Trans Fats and You - Part 1  

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Health News: Trans Fats & Colon Cancer

Here are a few more examples of studies on the health effects of trans fats.

A major comprehensive study was published in April 2006 in the New England Journal of Medicine. It included the following: On a per-calorie basis, trans fats appear to increase the risk of coronary heart disease more than any other macronutrient, conferring a substantially increased risk, even at low levels of consumption (1 to 3 percent of total calories). A 2% increase in energy intake from trans fatty acids was associated with a 23% increase in the incidence of coronary heart disease.

In a cross-over diet trial, scientists took 29 healthy men and women and put some of them on a diet high in trans fat (in the form of partially hydrogenated soybean oil), and others on a diet high in saturated fat (in the form of palm kernel oil). After four weeks on their respective diets, the subjects were switched to the other diet. For each subject, the researchers took four measurements of artery dilation in the arm. They found that the ability of the blood vessels to dilate was 29 percent lower in people who ate the high trans fat diet compared to those on the saturated fat diet. Blood levels of HDL cholesterol (that's the good cholesterol)were 21 percent lower in the high trans fat group compared to the high saturated fat group. (A recent study indicates that keeping HDL cholesterol high may help to reduce the risk of clot-related stroke in elderly men. Click here for information.)

Click here for a study about the role of trans fats and systemic inflammation in heart failure.

In a study in Australia, scientists got dietary information and fat biopsy samples from 79 people who had just had their first heart attack. The researchers also got dietary information and biopsies from 167 people without heart problems. The researchers specifically questioned the participants about the type and amount of fat's they ate. The heart patients and healthy individuals were matched for age, gender, and socioeconomic background. Trans fats were found in significantly higher amounts in the fat tissue taken from the heart attack patients than in the fat tissue of the healthy volunteers. The connection between heart attack risk and trans fats remained even after scientists made statistical adjustments for the supposed detrimental affects of saturated fats in the diet.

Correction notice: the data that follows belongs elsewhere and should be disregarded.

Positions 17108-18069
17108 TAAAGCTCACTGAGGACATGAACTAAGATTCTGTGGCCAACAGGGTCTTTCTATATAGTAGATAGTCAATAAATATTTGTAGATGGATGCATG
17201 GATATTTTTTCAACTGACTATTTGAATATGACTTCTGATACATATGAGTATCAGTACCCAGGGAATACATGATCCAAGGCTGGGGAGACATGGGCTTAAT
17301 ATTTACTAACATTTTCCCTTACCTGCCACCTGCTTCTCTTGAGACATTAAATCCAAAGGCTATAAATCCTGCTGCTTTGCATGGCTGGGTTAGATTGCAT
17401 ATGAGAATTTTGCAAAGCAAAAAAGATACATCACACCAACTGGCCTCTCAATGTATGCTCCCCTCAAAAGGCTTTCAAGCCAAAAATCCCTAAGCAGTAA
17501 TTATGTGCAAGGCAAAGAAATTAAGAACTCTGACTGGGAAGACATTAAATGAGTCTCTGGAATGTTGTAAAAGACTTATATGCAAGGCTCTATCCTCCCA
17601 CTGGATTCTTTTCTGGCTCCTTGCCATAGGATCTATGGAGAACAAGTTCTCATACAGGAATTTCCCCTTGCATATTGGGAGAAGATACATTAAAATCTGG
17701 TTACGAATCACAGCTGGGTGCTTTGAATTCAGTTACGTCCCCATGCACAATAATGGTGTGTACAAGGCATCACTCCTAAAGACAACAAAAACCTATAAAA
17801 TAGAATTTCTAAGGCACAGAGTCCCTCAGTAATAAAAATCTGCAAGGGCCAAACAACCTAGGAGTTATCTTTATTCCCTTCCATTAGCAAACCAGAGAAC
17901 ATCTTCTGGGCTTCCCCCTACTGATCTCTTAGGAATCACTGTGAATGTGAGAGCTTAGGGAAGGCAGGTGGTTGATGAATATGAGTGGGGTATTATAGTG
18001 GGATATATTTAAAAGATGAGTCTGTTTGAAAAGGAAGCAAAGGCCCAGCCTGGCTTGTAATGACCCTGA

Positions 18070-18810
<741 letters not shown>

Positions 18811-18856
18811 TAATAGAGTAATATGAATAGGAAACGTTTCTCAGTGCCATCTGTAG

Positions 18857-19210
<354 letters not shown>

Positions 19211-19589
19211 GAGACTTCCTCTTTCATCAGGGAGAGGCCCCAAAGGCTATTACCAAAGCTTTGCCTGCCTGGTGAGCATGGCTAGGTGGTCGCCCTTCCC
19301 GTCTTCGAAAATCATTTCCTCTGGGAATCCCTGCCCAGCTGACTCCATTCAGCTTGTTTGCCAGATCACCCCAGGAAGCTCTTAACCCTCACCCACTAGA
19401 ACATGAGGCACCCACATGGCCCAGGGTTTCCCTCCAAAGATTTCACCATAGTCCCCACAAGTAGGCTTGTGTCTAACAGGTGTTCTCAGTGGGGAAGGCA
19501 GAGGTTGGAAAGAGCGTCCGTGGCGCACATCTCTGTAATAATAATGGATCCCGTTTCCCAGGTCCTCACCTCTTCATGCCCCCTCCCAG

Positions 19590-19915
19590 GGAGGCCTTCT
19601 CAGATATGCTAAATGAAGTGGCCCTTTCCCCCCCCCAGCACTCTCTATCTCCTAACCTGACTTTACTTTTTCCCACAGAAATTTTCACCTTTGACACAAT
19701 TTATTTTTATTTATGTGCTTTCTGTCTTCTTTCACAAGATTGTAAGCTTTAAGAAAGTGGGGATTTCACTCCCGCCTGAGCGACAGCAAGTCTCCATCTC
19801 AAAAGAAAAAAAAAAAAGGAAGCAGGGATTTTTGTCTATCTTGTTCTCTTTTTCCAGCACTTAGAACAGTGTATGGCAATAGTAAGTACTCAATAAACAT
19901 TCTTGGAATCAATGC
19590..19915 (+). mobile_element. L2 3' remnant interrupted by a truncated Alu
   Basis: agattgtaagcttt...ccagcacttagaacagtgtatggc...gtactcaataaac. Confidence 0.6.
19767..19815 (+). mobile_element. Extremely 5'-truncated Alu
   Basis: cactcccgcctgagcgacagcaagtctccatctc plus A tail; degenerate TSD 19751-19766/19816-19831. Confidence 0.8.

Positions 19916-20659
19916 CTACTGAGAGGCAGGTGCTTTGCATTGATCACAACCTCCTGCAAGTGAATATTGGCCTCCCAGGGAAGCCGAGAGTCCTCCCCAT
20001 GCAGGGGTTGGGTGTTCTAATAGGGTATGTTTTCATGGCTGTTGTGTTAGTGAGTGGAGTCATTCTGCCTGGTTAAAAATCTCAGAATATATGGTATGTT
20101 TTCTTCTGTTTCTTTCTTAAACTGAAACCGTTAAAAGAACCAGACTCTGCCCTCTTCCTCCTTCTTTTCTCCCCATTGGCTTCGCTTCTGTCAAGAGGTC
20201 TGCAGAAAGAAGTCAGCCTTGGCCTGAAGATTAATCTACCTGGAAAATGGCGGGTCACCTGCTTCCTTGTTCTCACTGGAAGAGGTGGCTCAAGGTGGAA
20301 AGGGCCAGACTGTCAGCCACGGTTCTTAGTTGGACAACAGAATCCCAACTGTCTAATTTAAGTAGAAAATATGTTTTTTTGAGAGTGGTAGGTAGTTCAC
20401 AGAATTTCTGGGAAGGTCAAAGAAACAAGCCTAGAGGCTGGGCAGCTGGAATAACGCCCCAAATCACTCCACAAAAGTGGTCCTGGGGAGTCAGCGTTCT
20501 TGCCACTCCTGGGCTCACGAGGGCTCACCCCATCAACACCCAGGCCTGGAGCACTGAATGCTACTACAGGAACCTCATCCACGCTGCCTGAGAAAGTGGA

In a study in Seattle, 179 cases aged 25 to 74 were out-of-hospital cardiac arrest patients attended by paramedics in Seattle from 1988 to 1999. 285 controls, matched to the 179 cases by age and sex, were randomly identified from the community. Participants were free of previous clinically diagnosed heart disease. Blood was obtained at the time of cardiac arrest (cases) or at the time of an interview (controls) to assess trans fat intake. Higher total trans fat in red blood cell membranes was associated with a modest increase in the risk of primary cardiac arrest after adjustment for medical and lifestyle risk factors. Trans isomers of linoleic acid were associated with a three-fold increase in risk.

One 2007 study found, "Each 2% increase in the intake of energy from trans unsaturated fats, as opposed to that from carbohydrates, was associated with a 73% greater risk of ovulatory infertility.

An increased intake of trans-fatty acids may raise the risk of breast cancer by 75 per cent, suggest the results from the French part of the European Prospective Investigation into Cancer and Nutrition. And one recent study has found connections between trans fat and prostate cancer.

And research from Wake Forest University indicates that trans fats make you fatter than other foods with the same number of calories -- but that's not all. They found that trans fats increase the amount of fat around the belly. They do this not just by adding new fat, but also by moving fat from other areas to the belly.

"Trans fat is worse than anticipated," Wake Forest researcher Lawrence L. Rudel, PhD, says in a news release. "Diets rich in trans fat cause a redistribution of fat tissue into the abdomen and lead to a higher body weight even when the total dietary calories are controlled."

[Read part 2 HERE and part 3 HERE]


This entry was posted on Wednesday, September 24, 2008 and is filed under . You can leave a response and follow any responses to this entry through the Subscribe to: Post Comments (Atom) .